Summers' biggest contribution at the moment is something hard to quantify: his life experience. At 25 beyond being a former professional athlete, he has lived all over the country and traveled all over the world with his charity organization Unlimited Potential, Inc. He has succeeded and he has failed, traits Summers says of his life experience that helps put everything in perspective, both in the classroom and on the field. He says playing professional baseball as well as the mentality it takes to make it in professional baseball pushes you to get up and push harder if things aren't going as expected.
"I told Coach Meaders and Coach Langley from day one that I have no idea what I'm doing," says Summers, "But I promised them that every day I'm going to work my tail off. That's all I can do. I don't know any of the technique stuff, of course I'm learning it, but I will promise you every day that I will bust my tail and there is no substitute for that hard work."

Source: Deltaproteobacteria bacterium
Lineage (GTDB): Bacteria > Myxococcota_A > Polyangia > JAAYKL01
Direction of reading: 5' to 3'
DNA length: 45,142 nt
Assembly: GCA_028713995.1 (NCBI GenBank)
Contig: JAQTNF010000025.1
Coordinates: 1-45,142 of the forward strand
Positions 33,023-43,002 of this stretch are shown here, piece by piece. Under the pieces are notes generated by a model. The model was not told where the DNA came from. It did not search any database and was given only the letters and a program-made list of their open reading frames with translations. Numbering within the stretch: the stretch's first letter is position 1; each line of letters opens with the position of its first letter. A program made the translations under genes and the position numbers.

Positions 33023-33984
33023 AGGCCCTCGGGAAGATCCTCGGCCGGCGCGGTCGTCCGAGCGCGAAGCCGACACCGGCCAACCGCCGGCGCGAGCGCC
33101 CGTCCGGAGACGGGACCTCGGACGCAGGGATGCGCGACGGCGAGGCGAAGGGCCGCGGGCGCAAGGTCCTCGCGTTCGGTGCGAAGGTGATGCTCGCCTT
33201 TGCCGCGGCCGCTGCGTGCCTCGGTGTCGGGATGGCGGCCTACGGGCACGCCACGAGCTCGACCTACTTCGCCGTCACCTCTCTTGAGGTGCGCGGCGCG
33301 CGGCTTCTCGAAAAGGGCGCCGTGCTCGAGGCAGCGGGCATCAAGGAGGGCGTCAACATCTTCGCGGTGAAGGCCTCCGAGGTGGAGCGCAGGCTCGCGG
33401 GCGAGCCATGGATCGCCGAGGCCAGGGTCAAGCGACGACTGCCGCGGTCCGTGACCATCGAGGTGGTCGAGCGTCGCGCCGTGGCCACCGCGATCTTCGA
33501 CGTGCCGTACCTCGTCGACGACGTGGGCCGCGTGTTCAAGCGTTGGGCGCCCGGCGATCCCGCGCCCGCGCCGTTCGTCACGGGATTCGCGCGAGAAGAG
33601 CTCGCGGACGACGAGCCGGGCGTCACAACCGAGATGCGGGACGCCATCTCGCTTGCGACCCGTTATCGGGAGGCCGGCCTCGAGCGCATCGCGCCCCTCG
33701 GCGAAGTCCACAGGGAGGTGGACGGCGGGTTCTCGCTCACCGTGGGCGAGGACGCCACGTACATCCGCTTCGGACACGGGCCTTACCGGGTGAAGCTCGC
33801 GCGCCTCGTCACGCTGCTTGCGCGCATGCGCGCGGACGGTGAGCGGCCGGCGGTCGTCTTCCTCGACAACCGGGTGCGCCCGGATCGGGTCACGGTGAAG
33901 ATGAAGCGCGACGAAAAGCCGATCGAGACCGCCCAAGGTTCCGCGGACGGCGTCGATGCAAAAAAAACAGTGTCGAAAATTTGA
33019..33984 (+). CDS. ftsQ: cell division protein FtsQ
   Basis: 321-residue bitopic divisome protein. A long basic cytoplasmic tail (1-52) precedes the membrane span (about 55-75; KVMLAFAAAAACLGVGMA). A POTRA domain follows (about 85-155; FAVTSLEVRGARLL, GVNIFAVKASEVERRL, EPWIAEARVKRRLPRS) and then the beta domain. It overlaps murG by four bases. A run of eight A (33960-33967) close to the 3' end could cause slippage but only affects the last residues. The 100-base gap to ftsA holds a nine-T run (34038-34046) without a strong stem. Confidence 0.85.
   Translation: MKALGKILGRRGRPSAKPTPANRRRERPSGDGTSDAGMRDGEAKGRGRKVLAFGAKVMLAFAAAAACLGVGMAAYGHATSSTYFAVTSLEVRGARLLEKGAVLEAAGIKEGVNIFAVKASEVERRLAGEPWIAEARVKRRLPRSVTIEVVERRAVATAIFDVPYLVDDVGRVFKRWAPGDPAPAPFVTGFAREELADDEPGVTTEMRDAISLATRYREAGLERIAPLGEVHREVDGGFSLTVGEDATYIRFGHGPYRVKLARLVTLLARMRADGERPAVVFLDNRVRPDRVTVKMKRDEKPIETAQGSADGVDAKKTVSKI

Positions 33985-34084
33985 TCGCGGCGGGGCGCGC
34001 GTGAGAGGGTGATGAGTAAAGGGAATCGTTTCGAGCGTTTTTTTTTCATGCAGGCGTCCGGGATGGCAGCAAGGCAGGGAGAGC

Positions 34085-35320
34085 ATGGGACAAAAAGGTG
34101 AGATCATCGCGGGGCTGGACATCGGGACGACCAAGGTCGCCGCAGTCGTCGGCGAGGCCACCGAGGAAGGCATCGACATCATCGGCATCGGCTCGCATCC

"I think the big thing that Houston brings is knowledge of what it takes to be an athlete at a high level," says Coach Langley, "You have a guy whose livelihood depended on his ability to perform and each year, there was a wave of new, younger players drafted and he had to try and out perform those guys. It doesn't matter what your sport, competing under pressure and competing at a high level translates over."
"Sometimes I feel a bit out of place being that I'm a freshman and have no idea about track and field yet I'm saying these things to my team members who some are All-Americas or All-ACC and all these other honors," adds Summers, "But it's not necessarily about what we've accomplished individually. It's about a bigger vision for the future of this team and program."
Summers says by the time he leaves UNC he wants to be a national champion in the javelin. He does admit he has a long way to go to get there, but adds that it's a mentality that every Tar Heel has: "We want to be national champions, period."